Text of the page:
Romanians are deciding whether to remove President Basescu from office
He declares victory as exit polls indicate low turnout
The prime minister says he should consider stepping down anyway
The embattled Romanian president had urged supporters to skip Sunday's vote
Romanian President Traian Basescu will officially return to office after the country’s top court ruled Tuesday that a referendum to remove him was invalid.
Officials said after the referendum on July 29 that just over 46% of registered voters had cast ballots.
Those who did cast ballots voted nearly 9 to 1 to impeach the president, the Central Election Bureau said.
Basescu had urged his supporters to boycott the polls, saying, “The best help today is to stay home.”
After the polls closed, he said voters had rejected a “coup” by Ponta and the interim president, Crin Antonescu.
Exit polls from Romanian television stations indicated turnout was about 44% late Sunday, and that the overwhelming majority of those voting favored Basescu’s impeachment. That led Ponta to say Basescu “should strongly consider whether he is still legitimate or not in the office.”
That led Ponta to say Basescu “should strongly consider whether he is still legitimate or not in the office.”
“I believe that any politician that says he can ignore the voice of almost 9 million people is totally unrealistic,” Ponta said.
Ponta’s Social Liberal Union (USL) disputed the turnout figures, saying it had estimated 9.2 million people had voted – slightly over 50% – which would mean Basescu would be ousted. Final results are expected Monday.
Final results are expected later on Monday.
Basescu had been suspended since parliament voted to impeach him in early July, saying he overstepped his authority by ordering wage and benefit cuts for public workers.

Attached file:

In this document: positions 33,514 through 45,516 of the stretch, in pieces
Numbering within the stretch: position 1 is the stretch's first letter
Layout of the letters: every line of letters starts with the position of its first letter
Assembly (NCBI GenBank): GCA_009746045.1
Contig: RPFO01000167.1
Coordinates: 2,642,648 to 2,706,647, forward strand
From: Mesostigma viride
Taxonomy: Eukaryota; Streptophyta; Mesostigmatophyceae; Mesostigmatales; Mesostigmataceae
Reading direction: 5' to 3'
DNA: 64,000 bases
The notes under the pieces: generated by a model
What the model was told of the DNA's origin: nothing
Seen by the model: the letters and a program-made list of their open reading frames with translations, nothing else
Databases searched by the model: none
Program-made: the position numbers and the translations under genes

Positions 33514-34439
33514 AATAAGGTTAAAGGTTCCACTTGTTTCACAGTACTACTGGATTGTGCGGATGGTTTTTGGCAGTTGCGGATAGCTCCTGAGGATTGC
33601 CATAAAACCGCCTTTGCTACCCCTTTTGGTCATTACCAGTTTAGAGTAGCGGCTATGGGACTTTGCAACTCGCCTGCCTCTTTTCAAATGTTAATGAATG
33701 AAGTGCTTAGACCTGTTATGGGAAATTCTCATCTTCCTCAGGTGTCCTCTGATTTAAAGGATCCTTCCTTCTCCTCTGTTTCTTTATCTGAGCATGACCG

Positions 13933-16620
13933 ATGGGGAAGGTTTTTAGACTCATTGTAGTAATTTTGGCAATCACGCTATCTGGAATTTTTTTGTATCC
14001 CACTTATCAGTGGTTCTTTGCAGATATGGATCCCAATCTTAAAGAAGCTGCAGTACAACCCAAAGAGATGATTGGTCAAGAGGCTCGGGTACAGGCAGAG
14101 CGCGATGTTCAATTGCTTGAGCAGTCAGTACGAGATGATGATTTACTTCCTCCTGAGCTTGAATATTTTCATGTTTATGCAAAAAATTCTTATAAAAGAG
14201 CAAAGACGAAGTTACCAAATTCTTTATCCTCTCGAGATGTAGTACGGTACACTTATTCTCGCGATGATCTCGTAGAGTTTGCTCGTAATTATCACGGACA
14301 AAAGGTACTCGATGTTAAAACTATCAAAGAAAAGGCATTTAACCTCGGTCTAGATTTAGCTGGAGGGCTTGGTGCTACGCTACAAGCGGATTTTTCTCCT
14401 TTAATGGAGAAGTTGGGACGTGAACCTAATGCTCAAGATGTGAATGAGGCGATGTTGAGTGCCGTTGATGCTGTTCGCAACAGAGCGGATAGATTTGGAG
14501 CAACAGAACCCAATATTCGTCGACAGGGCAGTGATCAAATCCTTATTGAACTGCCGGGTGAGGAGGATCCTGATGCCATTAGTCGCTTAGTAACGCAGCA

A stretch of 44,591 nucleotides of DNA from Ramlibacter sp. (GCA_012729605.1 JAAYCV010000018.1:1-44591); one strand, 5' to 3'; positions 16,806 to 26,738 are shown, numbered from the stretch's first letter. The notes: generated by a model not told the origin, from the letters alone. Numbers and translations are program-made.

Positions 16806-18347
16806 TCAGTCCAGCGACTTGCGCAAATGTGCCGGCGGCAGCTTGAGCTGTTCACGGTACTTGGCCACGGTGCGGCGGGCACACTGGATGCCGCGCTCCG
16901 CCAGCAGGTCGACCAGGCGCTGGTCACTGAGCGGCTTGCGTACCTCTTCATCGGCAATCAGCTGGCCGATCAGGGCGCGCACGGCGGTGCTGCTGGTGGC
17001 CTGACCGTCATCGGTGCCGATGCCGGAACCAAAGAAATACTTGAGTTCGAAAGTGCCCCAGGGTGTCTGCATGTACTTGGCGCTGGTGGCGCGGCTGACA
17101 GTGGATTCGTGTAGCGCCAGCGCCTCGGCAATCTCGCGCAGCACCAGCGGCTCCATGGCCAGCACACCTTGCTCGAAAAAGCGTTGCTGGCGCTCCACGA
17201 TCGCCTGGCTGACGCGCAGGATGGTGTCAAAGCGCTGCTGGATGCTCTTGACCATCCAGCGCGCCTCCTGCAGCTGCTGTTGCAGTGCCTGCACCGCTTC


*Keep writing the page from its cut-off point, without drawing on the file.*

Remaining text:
Basescu said the austerity measures were needed to meet the terms of a $24 billion loan from the International Monetary Fund for the cash-strapped country, but the move soured many Romanians on his leadership.
Opponents also accuse Basescu of cronyism. He took office eight years ago and has already survived one effort to remove him, in 2007.
The latest crisis in the southeastern European nation – slightly smaller than the U.S. state of Oregon – has sent its currency, the leu, plummeting to record lows.
Two pro-Basescu governments have collapsed, paving the way for Ponta’s center-left USL to take office. Ponta succeeded in getting lawmakers to not only suspend Basescu, but to remove both speakers of parliament and replace them with allies.
In voting Sunday, Ponta expressed anger that the prime minister of neighboring Hungary, Viktor Orban, had urged Romania’s ethnic Hungarian minority not to vote.
“I want Romanians to decide their own fate,” Ponta said.
Ponta is dealing with his own controversy: He has been accused of plagiarizing his doctoral thesis. He has dismissed the accusation as a political attack from Basescu.
Journalist Cosmin Stan contributed to this report.